Semiotics and the modern Quebec novel: a Greimassian analysis of Thériault's Agaguk
The most popular novel in Quebec since the Second World War, Yves ThTriault Agaguk, was published just before the Quiet Revolution, a period of major political and cultural transformation that radically altered Quebec society at the beginning of the 1960s. In this original socio-semiotic reading of the novel in translation, inspired by A.J. Greimas and the Paris School of Semiotics, Paul Perron examines the Inuit setting and characters of Agaguk as metaphors for Quebec society. Semiotics and the Modern Quebec Novel is one of the few semiotic analyses to deal with an entire novel, and illustrates the heuristic value of this complex methodology with respect to long prose texts in English.
Perron distinguishes the operation of multiple signs in Agaguk and establishes a narrative grammar, based on an actional and cognitive semiotic theory, that can be applied to a text as complex as a novel. For this purpose he redefines the concept of the sign and introduces a semiotics of passions that conditions the characters' actions. All of this takes place within the context of a semiotics of the subject, where the value systems that motivate the collective must be overcome, negated, and even eradicated by the individual subject before a new moral and sexual identity can come into being, independent of the traditional body politic.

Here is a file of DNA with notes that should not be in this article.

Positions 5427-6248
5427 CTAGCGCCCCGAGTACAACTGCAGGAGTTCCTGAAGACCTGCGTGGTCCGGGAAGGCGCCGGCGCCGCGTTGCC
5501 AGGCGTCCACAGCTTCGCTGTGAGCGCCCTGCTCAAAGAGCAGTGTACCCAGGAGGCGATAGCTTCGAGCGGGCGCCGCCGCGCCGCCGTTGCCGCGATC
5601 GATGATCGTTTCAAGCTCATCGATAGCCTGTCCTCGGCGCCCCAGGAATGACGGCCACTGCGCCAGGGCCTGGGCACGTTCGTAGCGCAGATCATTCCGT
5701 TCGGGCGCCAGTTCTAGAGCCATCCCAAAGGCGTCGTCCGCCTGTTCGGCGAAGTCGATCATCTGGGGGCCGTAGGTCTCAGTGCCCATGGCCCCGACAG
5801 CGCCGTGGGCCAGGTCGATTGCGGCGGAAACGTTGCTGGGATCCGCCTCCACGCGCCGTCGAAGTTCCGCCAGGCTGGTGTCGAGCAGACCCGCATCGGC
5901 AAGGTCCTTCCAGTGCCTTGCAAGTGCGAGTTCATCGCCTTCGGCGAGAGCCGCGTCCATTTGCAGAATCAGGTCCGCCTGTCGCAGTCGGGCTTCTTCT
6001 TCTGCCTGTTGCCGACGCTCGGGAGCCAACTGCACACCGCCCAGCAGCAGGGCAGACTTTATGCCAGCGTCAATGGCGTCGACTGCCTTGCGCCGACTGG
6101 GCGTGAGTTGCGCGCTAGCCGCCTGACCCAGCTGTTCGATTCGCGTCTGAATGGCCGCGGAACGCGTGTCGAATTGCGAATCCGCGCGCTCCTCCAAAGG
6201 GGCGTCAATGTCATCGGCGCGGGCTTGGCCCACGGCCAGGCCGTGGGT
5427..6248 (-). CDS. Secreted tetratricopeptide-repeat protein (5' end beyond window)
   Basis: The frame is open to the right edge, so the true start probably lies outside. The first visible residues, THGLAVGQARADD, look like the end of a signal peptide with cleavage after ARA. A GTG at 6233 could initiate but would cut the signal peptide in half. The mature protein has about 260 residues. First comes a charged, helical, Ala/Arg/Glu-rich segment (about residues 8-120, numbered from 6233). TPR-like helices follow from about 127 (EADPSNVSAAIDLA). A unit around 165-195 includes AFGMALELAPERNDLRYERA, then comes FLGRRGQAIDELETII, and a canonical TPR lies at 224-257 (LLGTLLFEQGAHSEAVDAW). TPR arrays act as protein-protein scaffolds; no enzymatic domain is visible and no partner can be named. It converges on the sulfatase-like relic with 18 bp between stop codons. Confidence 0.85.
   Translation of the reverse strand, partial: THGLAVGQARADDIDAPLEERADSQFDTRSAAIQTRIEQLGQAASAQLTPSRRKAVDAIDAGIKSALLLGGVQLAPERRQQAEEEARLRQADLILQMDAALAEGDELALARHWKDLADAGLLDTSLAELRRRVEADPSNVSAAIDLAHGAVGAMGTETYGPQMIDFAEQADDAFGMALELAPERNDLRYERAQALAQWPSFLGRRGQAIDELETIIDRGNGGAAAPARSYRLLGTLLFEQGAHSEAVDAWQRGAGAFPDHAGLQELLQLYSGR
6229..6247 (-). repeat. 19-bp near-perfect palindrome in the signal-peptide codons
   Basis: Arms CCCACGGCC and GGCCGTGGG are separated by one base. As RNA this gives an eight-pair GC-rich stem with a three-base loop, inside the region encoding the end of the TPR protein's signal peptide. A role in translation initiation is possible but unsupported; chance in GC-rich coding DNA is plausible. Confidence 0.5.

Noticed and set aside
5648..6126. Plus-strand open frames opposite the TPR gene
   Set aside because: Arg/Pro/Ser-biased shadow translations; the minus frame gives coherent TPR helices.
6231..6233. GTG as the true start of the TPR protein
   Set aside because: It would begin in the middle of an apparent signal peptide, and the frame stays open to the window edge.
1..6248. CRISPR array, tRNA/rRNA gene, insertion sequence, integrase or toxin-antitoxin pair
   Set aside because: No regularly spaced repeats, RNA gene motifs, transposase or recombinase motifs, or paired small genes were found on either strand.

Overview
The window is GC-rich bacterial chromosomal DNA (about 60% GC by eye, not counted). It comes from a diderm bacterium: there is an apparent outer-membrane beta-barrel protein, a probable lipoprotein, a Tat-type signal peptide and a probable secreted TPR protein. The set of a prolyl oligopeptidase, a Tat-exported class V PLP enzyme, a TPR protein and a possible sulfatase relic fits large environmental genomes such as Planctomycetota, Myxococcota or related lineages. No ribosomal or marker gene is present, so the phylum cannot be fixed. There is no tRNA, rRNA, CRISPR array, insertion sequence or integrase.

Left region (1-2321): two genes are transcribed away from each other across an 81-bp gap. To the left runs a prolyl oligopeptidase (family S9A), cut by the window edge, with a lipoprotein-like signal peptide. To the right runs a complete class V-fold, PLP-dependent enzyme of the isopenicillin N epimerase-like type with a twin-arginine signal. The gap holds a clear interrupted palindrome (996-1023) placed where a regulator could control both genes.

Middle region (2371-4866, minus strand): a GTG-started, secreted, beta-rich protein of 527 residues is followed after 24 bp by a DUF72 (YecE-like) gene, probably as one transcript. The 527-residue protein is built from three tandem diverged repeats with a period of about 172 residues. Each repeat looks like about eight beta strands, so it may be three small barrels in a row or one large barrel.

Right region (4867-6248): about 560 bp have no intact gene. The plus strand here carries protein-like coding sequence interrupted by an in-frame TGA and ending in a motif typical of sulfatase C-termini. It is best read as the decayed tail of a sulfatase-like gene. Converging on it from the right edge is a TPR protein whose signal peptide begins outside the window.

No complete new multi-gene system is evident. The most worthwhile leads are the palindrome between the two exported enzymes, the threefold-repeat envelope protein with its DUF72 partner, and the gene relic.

Perron's Greimassian analysis of Agaguk functions as both a demonstration of the workings of that text and an example of socio-semiotic analysis, while situating literary semiotics within the larger framework of linguistic theory and literary studies.
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The Semiotics of the Novel
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